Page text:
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Penance?

06/14/2010

Today, for no clear reason, I decided to put sweetener in my coffee. This is something I do with iced coffee, but never a hot cuppa joe. I was at Peet’s, grabbed a packet of Splenda, dumped it in, and sipped. Good lord, it was awful.

So, what to do? Throw the coffee away and buy a new one? Throw it away and simply suffer without? It was afternoon by the time I bought it, so it’s not as though I really needed any more caffeine.

Another taste. Yuk. Yet, I drank the whole thing. And with every sip, I kept asking myself Why?

My aunt would blame what she calls our family “cheap gene,” the frugal inner-critic who warns against unnecessary spending. She liked to call my grandfather out on this habit. He was notorious for not wanting to spend any money. Whenever my husband and I went down the coast to see them, Grandpa would argue against going out for lunch, even when it was a special occasion. “There’s good food right here in the kitchen” was his general argument. Still, when we did manage to cajole him into going out, he always picked up the bill. It took a sneaky person to make arrangements with the waitress for getting the check before Grandpa nabbed it. And he’d never take your money or split the bill.

The Peet’s coffee was almost $2.00. I certainly wasn’t going to buy another cup. That decision was definitely part of the family genetics. No argument there. But still, I didn’t have to drink it.

My mother was big on Depression-era thinking. Inexpensive foods. Not letting things go to waste. She isn’t even old enough to have been alive during the Depression; it’s just something she inherited from her parents and apparently passed along.

When I was growing up, we lived on my dad’s teaching salary. He got paid once a month, so we’d get steak, hamburger, and “fancy” food at the start of the month and be down to beans and spaghetti at the end. During the leaner weeks, my mom would pull out all of these great, dirt-cheap foods like creamed tuna on toast, bean tacos, and tomato sandwiches. I loved the tomato sandwiches in the summer: white bread, mayo, and fresh-from-the-garden beefsteak slices. Oh, and salt. Can’t forget the salt.

Month-end bean tacos were another one of my favorites. This was back in the 1970s in upstate New York, long before Taco Bell arrived, or Chili’s and the nationwide Tex-Mex craze. All you’d see where I grew up were Old El Paso boxed taco shells in the store. No one else I knew ate tacos. My parents had moved back east from the Imperial Valley here in CA, so we always had tacos on the menu. It was just a matter of what went inside them: meat at the start of the month or beans at the end.

My mother had this cute little trick for her tacos. She’d fill them up with meat or beans and clip them closed with a paper clip so the filling would stay in place. Then she’d toast them in the oven and serve with lettuce, ketchup, chopped tomatoes, and mayo. It wasn’t until I moved out west that I realized mayo doesn’t go on tacos.

I never did get the “children starving in Africa” speech about why I should clean my plate. My mom was a genius at recycling leftovers, so there was never any pressing need to finish that specific meal that specific day. Whatever was leftover inevitably made it into some other dish (like tacos) or became a midday snack.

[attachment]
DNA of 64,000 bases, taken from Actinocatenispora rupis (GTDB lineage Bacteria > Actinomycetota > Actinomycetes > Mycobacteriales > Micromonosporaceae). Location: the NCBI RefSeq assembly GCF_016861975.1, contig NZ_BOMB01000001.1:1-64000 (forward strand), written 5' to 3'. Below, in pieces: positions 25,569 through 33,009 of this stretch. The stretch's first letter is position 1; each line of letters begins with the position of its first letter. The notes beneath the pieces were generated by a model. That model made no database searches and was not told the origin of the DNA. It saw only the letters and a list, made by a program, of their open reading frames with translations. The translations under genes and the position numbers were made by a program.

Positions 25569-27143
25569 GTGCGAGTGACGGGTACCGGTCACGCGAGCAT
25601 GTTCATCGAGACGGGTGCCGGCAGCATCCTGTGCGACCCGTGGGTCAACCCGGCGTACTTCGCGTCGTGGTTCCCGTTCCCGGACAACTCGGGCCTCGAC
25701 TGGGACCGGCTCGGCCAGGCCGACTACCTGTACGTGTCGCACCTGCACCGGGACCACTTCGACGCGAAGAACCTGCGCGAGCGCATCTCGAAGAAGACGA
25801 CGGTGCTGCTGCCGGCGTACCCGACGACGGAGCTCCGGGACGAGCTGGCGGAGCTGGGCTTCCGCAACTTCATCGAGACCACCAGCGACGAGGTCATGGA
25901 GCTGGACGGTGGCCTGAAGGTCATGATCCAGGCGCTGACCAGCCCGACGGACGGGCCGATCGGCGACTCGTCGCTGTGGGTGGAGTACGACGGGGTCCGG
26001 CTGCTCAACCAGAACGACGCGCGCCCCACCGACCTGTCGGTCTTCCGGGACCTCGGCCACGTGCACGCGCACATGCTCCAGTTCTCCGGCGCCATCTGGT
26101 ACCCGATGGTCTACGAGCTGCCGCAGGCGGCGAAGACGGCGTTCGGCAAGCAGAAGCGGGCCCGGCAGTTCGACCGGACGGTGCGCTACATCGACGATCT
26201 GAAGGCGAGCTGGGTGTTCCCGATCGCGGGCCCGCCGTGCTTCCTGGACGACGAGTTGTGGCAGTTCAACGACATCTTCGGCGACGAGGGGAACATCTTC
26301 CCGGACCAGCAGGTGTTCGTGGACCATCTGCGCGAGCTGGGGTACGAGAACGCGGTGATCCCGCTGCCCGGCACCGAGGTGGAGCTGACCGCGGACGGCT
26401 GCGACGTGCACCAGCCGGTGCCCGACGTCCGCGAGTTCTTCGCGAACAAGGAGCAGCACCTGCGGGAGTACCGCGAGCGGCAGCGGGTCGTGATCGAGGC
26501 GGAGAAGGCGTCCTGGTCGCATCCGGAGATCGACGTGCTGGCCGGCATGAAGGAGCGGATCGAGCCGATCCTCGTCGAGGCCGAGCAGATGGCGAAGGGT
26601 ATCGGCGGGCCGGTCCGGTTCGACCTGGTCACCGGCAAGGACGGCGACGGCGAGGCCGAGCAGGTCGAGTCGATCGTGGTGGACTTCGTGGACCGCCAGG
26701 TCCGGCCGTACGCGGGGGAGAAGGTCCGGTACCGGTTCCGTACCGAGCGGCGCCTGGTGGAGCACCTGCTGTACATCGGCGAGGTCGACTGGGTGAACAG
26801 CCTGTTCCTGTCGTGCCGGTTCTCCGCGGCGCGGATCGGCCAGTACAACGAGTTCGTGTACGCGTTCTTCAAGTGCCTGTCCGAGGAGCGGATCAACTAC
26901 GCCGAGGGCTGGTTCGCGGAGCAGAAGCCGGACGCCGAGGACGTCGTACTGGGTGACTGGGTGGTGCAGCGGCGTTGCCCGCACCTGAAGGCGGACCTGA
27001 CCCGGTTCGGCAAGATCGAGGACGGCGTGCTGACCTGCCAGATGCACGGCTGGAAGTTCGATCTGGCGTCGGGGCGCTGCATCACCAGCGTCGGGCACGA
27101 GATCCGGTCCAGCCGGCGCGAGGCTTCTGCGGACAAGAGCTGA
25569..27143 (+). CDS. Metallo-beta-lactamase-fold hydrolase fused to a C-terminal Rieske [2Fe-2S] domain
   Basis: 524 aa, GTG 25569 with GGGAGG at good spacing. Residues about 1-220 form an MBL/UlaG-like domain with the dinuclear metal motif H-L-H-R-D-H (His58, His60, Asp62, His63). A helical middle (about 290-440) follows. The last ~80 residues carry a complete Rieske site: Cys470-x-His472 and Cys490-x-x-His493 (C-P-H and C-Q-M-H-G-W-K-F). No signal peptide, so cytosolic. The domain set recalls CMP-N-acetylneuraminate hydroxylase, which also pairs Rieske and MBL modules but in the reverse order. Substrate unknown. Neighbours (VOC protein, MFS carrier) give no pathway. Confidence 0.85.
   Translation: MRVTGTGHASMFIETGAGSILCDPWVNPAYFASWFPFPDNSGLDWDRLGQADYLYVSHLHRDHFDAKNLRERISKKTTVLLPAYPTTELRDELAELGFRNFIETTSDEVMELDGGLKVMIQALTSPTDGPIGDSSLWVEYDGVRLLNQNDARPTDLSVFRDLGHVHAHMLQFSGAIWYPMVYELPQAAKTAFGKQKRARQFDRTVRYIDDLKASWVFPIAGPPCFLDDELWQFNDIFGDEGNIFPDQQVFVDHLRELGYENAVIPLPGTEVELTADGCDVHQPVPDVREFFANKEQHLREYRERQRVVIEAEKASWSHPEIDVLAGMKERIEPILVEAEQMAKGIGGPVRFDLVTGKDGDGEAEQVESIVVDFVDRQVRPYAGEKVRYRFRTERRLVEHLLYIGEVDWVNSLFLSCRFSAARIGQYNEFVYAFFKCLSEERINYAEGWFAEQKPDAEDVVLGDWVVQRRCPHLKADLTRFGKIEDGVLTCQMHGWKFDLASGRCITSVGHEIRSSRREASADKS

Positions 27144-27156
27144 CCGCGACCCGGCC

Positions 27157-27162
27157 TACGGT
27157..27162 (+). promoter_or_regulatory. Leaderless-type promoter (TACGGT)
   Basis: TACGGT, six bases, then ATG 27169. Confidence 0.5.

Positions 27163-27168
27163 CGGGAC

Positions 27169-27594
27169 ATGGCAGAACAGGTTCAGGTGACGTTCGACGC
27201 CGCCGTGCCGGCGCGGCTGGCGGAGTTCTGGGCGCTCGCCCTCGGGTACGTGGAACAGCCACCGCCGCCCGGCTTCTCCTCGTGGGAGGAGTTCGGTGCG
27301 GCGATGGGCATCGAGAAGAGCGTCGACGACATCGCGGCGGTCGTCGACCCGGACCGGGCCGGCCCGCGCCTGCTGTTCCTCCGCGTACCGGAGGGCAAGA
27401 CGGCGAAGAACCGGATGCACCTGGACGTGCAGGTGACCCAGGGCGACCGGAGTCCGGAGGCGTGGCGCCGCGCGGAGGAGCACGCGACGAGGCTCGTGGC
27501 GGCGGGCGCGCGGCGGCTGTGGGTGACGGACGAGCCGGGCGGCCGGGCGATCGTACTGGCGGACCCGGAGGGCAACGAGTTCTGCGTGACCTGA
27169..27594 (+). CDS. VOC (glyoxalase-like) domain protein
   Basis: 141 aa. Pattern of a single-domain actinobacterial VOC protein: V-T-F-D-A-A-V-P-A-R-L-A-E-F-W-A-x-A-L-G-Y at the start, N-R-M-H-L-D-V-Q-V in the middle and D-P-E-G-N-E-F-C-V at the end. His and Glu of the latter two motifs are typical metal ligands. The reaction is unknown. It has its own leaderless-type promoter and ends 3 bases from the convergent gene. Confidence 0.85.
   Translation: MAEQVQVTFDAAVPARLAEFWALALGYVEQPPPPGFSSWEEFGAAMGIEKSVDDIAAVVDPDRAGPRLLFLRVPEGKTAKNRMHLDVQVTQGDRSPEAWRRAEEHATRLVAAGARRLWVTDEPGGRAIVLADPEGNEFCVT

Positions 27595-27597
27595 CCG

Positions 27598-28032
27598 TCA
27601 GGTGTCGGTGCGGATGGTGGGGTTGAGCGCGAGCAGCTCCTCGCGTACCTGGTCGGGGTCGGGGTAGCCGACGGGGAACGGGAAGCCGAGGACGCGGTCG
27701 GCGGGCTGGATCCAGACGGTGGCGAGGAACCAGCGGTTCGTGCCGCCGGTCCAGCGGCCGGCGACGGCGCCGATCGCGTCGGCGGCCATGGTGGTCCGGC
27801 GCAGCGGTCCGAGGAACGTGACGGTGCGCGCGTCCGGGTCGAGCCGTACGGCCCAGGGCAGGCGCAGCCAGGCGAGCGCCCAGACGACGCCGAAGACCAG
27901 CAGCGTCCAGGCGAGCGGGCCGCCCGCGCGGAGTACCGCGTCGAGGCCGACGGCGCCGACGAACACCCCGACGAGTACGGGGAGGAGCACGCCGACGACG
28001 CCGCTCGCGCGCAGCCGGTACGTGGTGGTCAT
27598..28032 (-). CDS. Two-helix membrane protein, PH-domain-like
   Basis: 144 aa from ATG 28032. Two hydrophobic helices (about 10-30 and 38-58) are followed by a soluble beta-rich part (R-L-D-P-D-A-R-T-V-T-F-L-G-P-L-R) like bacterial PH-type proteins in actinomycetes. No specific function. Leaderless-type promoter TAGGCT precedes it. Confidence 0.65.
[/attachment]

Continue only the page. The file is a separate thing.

So why the need to finish my coffee? I wasn’t raised Catholic, so I can’t blame the guilt. Maybe my mother’s recycling of foods stamped me with a drive not to throw anything out. Maybe the crying Indian I watched as a child reinforced a hatred of waste. Maybe my grandfather’s penny-pinching makes me question each nickel I spend. One cup of Peet’s = 35 nickels. Thirty-five reasons to drink that cup.

Or maybe it’s not about money at all. It could be about responsibility, about accepting the consequence of one’s actions. I put that damned sweetener in my beverage and, by gum, now I gotta drink it. Live with your choices. Learn from them. Do not repeat past mistakes.

That’s a lot of weight to put on one lousy cup of coffee.

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From → Food, Ponderings

4 Comments
  1. Brian O'Keeffe permalink

    Sweetening coffee is heresy in my book. :) I just read a thread a friend had on facebook about having your sugar ‘melted’ in your iced coffee and was appalled to learn that Dunkin Dounuts pours hot coffee over ice when you order an iced coffee! Ick!

    For my money Philz is tops for coffee in San Francisco. Have they expanded beyond Berkeley in the east bay?

  2. mkcbunny permalink

    North Berkeley is the only Philz EB location I know of.

    I’m surprised DD doesn’t have a big vat of the cold stuff. They certainly go through enough in summer. I haven’t been to Dunkin since I moved to CA.

  3. Michelle Black permalink

    You are better than I; I would have never punished myself and drank it – $2 for a new coffee is one of the small things in life that makes me a happy girl.

    I am very careful when it comes to my coffee. As I approach the drive thru window every morning I pray that the color of my iced coffee will be just right and that I wont need to send it back because it is too light or too dark. I am a Dunkin’ Donuts ‘large iced with skim’ girl – there is a particular color that screams yummy. It needs to be perfect – if they sneak in a little sugar or cream, it’s all wrong. I have no qualms about sending it back – my coffee sets the tone for the day and damn it, I will make it as perfect as I can.

    Be good to yourself. A perfect coffee provides a big smile. Say no to sweetener!

  4. mkcbunny permalink

    I went to Peet’s again today, got a coffee, added my cream and didn’t even glance at the sweetener. I don’t know what I was thinking. …

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